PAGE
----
An official at the EC confirms the EU is “politically committed” to a “comprehensive, balanced and ambitious association agreement with Mercosur. This will apply across the broadest range of products and services.”
The latest talks are the second round of relaunched negotiations on a file dormant since 2012. The EC official says the first round held last October “established a good basis for continuing negotiations.”
An EC report on October’s talks also stated: “The EU noted interest on sector specific disciplines (that included automobiles and engineering).”
To achieve these goals, the EU and its industry will have to convince Mercosur governments their auto and parts sectors will not be harmed by a trade deal.
Argentine parts makers, for instance, fear an agreement could hurt their business at home without bringing many export benefits.
“The European market is saturated and thus its growth potential is low” for Argentine parts, says Juan Cantarella, general manager of the Argentine automotive suppliers association.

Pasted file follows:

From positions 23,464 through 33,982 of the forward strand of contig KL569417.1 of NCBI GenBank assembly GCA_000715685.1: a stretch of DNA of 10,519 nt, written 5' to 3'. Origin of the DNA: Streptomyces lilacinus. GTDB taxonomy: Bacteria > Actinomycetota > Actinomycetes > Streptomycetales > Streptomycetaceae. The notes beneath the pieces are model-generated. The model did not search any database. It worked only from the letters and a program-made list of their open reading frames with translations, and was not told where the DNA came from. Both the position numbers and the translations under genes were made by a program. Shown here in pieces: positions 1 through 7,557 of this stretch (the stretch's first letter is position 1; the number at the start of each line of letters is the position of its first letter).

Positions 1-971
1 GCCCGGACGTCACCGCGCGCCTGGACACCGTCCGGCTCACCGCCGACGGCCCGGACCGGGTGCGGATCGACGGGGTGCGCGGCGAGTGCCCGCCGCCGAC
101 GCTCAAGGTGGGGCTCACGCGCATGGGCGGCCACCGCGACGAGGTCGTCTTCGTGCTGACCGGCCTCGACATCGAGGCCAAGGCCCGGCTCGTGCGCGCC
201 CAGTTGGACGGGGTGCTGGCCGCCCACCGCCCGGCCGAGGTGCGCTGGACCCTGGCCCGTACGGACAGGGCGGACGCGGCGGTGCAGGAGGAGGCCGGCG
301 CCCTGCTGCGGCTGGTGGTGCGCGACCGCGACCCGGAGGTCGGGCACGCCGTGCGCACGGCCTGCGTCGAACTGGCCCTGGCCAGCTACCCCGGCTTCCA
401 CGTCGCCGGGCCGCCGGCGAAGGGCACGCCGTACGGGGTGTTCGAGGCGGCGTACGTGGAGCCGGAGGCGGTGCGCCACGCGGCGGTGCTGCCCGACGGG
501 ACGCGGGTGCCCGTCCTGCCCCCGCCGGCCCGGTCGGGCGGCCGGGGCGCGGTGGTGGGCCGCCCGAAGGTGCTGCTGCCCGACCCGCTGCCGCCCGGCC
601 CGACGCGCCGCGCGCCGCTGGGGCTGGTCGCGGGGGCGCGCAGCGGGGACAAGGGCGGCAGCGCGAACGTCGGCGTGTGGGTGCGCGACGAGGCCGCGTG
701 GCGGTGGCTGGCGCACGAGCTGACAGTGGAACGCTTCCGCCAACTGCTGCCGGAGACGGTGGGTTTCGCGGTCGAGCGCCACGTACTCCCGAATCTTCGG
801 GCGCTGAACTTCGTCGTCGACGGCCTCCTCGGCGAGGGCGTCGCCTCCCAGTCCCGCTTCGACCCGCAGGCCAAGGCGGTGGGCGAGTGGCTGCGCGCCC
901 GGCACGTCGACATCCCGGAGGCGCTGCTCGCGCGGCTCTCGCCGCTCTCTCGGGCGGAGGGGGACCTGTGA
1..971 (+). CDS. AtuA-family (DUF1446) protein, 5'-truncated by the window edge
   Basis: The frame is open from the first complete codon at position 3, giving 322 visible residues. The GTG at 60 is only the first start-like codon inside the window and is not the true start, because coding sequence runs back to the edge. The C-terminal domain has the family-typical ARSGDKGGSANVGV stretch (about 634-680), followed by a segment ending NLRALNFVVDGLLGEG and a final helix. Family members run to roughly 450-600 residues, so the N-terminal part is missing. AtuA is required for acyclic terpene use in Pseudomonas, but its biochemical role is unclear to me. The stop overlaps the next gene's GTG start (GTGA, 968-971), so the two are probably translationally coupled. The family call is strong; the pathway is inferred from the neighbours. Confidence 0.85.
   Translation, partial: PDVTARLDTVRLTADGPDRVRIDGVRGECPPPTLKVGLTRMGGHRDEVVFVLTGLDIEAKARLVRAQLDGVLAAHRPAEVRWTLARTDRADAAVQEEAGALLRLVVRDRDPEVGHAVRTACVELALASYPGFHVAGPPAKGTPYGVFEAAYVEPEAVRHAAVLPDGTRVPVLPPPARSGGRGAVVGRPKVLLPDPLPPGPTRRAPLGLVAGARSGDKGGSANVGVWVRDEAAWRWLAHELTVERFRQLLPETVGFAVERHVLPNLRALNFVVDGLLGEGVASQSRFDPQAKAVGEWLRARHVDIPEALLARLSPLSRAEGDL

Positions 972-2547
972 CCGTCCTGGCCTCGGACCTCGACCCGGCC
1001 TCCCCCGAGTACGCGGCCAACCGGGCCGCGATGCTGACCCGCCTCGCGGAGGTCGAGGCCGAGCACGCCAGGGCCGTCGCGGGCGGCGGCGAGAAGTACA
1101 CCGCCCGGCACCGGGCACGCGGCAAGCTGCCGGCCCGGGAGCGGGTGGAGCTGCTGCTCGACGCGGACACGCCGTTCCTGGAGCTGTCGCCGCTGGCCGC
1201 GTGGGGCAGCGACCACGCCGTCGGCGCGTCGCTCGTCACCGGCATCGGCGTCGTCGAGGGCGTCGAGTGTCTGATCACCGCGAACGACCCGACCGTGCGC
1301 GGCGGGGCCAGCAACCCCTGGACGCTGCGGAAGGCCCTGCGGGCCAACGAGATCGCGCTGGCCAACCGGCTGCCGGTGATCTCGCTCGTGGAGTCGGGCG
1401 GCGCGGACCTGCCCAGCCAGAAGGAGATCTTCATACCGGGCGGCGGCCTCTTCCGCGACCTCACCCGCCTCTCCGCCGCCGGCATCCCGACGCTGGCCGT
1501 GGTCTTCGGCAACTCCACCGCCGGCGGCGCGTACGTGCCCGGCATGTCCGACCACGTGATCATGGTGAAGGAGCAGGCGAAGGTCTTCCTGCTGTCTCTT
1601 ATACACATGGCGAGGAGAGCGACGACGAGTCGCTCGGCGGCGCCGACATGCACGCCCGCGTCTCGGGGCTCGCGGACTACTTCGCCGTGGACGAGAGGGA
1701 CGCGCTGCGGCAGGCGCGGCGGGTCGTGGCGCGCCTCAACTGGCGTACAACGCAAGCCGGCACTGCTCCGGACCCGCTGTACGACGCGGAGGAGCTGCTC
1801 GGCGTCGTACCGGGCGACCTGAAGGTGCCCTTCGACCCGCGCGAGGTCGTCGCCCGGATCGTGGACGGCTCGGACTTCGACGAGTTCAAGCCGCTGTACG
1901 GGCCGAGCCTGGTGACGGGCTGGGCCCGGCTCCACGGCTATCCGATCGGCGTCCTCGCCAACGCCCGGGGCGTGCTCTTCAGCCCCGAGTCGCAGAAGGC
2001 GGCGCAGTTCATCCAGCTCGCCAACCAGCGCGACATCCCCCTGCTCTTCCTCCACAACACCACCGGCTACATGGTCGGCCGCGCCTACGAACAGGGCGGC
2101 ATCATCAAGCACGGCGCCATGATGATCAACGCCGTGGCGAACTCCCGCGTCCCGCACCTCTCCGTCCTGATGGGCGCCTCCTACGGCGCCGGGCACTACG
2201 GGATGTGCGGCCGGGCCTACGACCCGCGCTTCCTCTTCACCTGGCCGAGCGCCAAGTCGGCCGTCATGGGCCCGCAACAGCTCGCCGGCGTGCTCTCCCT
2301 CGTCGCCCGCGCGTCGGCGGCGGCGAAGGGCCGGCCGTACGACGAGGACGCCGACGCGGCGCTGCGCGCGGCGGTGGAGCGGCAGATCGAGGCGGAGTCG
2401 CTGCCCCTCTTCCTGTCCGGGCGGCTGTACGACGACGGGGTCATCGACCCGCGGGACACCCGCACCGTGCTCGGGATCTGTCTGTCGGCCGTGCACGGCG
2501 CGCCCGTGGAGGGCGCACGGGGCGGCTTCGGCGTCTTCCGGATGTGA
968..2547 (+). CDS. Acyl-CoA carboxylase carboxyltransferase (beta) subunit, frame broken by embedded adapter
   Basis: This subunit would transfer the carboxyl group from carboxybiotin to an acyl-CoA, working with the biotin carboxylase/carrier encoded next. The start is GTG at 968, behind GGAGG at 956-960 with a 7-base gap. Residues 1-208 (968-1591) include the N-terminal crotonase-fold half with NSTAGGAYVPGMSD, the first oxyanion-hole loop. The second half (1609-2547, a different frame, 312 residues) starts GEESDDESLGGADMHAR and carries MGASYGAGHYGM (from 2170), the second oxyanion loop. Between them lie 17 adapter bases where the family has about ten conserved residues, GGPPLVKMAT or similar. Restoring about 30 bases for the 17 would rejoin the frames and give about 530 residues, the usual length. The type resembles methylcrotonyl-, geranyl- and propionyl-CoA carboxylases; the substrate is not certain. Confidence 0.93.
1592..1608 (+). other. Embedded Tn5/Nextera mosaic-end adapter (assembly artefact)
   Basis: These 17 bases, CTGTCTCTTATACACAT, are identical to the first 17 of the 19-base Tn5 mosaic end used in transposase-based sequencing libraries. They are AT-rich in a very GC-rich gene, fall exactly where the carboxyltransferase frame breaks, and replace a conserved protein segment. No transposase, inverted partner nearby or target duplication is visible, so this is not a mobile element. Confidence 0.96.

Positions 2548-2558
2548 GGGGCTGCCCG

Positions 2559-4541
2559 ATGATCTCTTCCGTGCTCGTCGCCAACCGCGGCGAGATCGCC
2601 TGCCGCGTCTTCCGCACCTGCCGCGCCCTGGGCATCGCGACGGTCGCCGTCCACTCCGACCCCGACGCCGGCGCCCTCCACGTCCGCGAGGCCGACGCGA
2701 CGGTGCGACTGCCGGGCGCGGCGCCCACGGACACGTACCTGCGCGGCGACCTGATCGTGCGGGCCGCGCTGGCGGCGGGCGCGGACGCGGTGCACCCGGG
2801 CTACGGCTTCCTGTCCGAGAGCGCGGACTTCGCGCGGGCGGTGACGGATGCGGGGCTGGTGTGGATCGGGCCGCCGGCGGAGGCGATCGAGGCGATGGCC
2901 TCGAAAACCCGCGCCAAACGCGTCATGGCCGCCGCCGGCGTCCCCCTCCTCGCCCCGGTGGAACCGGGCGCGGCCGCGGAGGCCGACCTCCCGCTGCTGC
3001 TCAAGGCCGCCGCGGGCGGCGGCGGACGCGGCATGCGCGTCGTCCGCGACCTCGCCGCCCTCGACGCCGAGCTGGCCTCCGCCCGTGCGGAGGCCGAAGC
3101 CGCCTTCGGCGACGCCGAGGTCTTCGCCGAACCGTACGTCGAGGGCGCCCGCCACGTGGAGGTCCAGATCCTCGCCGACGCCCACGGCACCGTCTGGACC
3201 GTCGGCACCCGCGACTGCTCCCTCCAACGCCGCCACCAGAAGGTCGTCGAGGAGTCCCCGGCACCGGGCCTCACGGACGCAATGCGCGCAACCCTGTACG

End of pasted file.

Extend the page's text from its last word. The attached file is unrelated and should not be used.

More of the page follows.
Instead, he believes the deal would ease the way for EU parts makers to capitalize on their economies of scale and technological advances to step up sales to Mercosur, a market he sees with huge growth potential.
This would put several strains on Argentina. First, increased imports of duty-free parts from the EU, and low-cost countries with which that group has free-trade deals, would ramp up competition in Argentina, deterring investment in new production capacity for parts and vehicles.
Cantarella says the trade deal would eliminate a main reason for the EU sector to invest in Argentina: tariff avoidance.
Second, EU-made vehicles would gain greater access to Brazil, boosting competition for Argentina in its main export market, he adds.
Could Argentine parts compete? That would not be easy. High taxes at home that importers do not pay, plus heavy non-salary labor costs, such as health benefits, have hobbled the industry's competitiveness, Cantarella says.
To grow, “we must work hard to improve our systemic competitiveness, starting by adjusting the entire tax structure,” he tells WardsAuto.
– with Charles Newbery in Buenos Aires